College of Agriculture & Natural Resources
Plant Science & Landscape Architecture

Dr. Alyssa Koehler

“Bridging research and extension to manage disease in stevia and field crops”

Title: Bridging research and extension to manage disease in stevia and field crops

On September 27th, Dr. Alyssa Koehler visited UMD invited by the Plant Science and Landscape Architecture Department as a speaker for the Fall ’18 Seminar Series. The title of her talk was “Bridging research and extension to manage disease in stevia and field crops” and focused on her journey as a PhD student and the challenges she faced with her project, which involved the introduction and establishment of a new crop: Stevia, in North Carolina, a state where tobacco, has been traditionally the key product.

The seminar started introducing stevia, an herbaceous perennial plant native to Paraguay that belongs to the Asteraceae family, the same family that hosts sunflowers, daisies and chrysanthemums. The particularity of this plant and what makes it so valuable is that its leaves contain multiple diterpene glycosides that extracted (and processed in a liquid, powder, tablet or granulated form) can be used as a natural, non-caloric sweetener. It is said that stevia leaf extracts are approximately 300 times sweeter than sugar but do not raise blood glucose levels.

This characteristic is the reason why so many low-calorie products feature stevia, and this trend doesn’t seem to go away anytime soon auguring a market that will continue growing strong. To meet the increasing demand there has been a cumulative interest in establishing stevia as a crop in the USA. So far, North Carolina at the hands of Dr. Koehler and company, has been leading the production viability evaluation due to its favorable climate, especially the high levels of natural rainfall, and non-less important, the existing infrastructure.

In 2011, some small “exploratory plantations” started and the acreage dedicated to this crop continues expanding slowly ever since as the interest on this plant sparks farmers looking for new opportunities in a world where the tobacco industry, although still profitable, is being discouraged and losing field. Therefore, stevia represents a chance to diversify operations, rotate crops or start a new business, among others.

But introducing a new crop means that you must face several challenges, first and foremost: diseases. Dr. Koehler and her team were the first to report several pathogens affecting stevia in North Carolina, some of them probably seen in other parts of the world but not documented in the literature. Among the diseases encountered during the evaluation process they found Pythium Root Rot caused by Pythium myriotyum, P. irregulare and P. aphanidermatum, Stem Rot caused by Sclerotinia sclerotium, Charcoal Rot caused by Macrophomina phaseolina and Stem and Root Rot caused by Sclerotium rolfsii.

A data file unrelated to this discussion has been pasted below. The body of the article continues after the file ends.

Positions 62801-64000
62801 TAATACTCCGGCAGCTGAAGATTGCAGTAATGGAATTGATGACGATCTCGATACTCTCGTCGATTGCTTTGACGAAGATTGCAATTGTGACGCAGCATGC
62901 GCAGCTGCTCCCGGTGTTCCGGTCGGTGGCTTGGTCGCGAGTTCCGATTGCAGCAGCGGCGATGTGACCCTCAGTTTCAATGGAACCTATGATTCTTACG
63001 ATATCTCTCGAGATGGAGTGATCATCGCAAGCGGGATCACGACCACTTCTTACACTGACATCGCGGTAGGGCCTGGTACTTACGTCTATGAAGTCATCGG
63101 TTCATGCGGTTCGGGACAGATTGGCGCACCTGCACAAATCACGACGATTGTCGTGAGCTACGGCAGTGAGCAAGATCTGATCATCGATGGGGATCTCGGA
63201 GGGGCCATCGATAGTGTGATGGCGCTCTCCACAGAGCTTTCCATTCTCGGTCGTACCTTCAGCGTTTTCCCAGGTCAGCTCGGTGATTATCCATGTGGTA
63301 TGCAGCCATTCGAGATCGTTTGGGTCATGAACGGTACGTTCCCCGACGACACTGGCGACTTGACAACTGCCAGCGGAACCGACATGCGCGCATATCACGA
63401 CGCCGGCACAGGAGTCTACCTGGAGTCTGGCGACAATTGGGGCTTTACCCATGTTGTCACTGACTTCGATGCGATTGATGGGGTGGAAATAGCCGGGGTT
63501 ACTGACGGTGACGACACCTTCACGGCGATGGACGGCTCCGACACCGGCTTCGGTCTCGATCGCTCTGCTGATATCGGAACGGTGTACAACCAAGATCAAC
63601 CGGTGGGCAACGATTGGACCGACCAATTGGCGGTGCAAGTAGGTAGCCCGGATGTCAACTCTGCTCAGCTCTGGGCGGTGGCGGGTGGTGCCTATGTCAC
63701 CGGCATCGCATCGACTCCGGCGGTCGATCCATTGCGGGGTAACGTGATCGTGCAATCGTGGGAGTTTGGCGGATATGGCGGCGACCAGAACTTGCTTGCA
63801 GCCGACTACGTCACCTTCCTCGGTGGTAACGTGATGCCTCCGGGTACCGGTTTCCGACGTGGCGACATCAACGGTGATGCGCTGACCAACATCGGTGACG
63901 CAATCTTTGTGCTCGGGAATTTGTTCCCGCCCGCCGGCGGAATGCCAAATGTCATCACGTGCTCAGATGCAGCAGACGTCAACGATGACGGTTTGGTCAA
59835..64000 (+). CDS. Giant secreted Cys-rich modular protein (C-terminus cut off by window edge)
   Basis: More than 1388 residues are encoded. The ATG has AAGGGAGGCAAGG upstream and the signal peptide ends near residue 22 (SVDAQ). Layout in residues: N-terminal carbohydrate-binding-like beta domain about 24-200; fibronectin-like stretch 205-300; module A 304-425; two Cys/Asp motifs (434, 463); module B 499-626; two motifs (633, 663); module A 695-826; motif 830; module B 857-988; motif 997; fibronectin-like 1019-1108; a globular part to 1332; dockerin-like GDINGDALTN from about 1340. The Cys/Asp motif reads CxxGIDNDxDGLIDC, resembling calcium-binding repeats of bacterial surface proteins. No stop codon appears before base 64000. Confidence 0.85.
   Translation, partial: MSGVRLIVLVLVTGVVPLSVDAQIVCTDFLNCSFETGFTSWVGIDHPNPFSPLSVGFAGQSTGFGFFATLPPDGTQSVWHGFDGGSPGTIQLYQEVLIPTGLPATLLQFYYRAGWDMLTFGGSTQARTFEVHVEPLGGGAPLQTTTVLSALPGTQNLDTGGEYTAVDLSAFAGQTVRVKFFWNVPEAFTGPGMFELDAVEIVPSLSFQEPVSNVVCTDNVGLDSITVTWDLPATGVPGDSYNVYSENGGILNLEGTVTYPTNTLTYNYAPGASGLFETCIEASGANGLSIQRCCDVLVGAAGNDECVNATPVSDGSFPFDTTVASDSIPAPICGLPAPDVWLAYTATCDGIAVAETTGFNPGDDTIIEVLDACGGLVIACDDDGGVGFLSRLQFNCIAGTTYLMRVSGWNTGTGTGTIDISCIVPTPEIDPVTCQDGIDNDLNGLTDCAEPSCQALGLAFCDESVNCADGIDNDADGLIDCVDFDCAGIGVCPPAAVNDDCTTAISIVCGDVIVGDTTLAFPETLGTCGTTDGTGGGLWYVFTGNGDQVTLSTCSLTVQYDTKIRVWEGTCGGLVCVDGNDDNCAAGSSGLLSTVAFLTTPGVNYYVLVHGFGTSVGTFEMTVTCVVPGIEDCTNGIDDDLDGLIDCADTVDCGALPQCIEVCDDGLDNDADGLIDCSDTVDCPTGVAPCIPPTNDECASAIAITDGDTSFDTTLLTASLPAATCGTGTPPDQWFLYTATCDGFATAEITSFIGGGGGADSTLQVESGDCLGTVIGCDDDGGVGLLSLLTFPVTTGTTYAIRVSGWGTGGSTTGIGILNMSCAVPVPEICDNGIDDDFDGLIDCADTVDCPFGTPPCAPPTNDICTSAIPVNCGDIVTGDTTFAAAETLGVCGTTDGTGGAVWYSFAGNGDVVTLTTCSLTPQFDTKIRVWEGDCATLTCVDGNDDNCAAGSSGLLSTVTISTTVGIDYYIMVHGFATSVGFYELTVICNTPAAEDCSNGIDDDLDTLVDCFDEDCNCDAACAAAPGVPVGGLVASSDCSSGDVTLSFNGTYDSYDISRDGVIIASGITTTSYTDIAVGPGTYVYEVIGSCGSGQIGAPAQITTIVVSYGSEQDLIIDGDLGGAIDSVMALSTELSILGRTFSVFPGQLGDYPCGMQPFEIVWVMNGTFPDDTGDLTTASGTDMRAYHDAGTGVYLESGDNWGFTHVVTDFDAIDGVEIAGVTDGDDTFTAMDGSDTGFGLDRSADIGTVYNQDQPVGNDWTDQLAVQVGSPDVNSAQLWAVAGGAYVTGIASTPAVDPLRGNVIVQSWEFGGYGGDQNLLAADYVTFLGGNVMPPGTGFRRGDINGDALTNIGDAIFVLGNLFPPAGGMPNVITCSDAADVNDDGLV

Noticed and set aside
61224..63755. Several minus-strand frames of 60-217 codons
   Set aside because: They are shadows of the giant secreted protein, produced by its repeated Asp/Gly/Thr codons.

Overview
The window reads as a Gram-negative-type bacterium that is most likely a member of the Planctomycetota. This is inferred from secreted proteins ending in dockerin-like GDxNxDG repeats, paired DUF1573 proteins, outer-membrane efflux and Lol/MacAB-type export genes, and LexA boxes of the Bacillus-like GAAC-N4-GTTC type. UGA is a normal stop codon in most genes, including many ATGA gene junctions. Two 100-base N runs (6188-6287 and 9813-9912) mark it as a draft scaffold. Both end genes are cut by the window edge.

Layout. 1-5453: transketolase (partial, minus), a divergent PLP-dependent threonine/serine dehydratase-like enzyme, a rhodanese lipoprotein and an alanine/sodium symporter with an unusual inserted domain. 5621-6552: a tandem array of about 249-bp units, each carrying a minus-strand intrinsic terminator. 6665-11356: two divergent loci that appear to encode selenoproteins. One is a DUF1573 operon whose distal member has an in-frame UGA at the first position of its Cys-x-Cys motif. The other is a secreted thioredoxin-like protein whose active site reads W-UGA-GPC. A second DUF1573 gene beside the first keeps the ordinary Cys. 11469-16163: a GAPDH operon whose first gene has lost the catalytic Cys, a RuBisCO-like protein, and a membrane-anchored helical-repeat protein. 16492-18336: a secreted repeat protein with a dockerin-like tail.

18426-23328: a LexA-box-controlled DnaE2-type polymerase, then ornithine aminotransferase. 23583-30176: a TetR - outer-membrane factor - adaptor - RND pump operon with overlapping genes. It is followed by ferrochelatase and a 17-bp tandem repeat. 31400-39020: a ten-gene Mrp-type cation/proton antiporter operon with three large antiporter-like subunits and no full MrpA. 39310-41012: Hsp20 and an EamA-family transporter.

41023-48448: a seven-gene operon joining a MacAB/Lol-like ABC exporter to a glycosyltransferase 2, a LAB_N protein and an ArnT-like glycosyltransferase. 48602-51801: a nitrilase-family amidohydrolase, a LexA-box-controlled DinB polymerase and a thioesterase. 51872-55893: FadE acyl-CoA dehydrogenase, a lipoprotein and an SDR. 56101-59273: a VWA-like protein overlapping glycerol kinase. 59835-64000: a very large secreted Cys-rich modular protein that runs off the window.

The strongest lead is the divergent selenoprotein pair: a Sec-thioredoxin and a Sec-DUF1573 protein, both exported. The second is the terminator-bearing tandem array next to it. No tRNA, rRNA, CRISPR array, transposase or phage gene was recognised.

As new diseases continued to emerge she had to focus her research in developing disease management strategies to control them considering not only the efficacy of the products, that ranged from several types of fungicides to biocontrol agents, but when to apply them and how often, keeping in mind that the production cost couldn’t go too high if they wanted to keep it lucrative. So, the approach had to be not only effective but also economically feasible. What products to choose was also an issue because currently there are no fungicides or biological controls officially labeled for Stevia in the country.

A very interesting fact is that when performing these studies, they noticed that in addition to keeping plants disease free during season, some fungicides (QoI specifically) seemed to enhance plants’ health and vigor as they entered the overwintering period, a major concern they had since successful overwintering into the second- and third- year crops is critical to long-term profitability and ultimate establishment.

Dr. Koehler then, turned her focus in trying to understand the mechanisms by which this behavior was occurring, they studied two possibilities or scenarios, whether the chemicals were causing beneficial physiological changes to the plants or were affecting the soil microbiome in a positive manner, their results shade a light onto the second option.

As her talk was moving towards the end, she mentioned her new horizons, what new challenges she might be facing in her new position as an Extension Plant Pathologist at the University of Delaware and how unforeseen events during her PhD turned out to be some of the most interesting and fascinating challenges she has dealt with. Dr. Koehler presentation was definitely refreshing, full of charisma and provided grad students the opportunity to listen to someone fresh off the interview process on how to move to the workplace after grad school. We wish them good luck.

By: Humberto Castillo González (Dr. Koehler Seminar on Sep. 27th).






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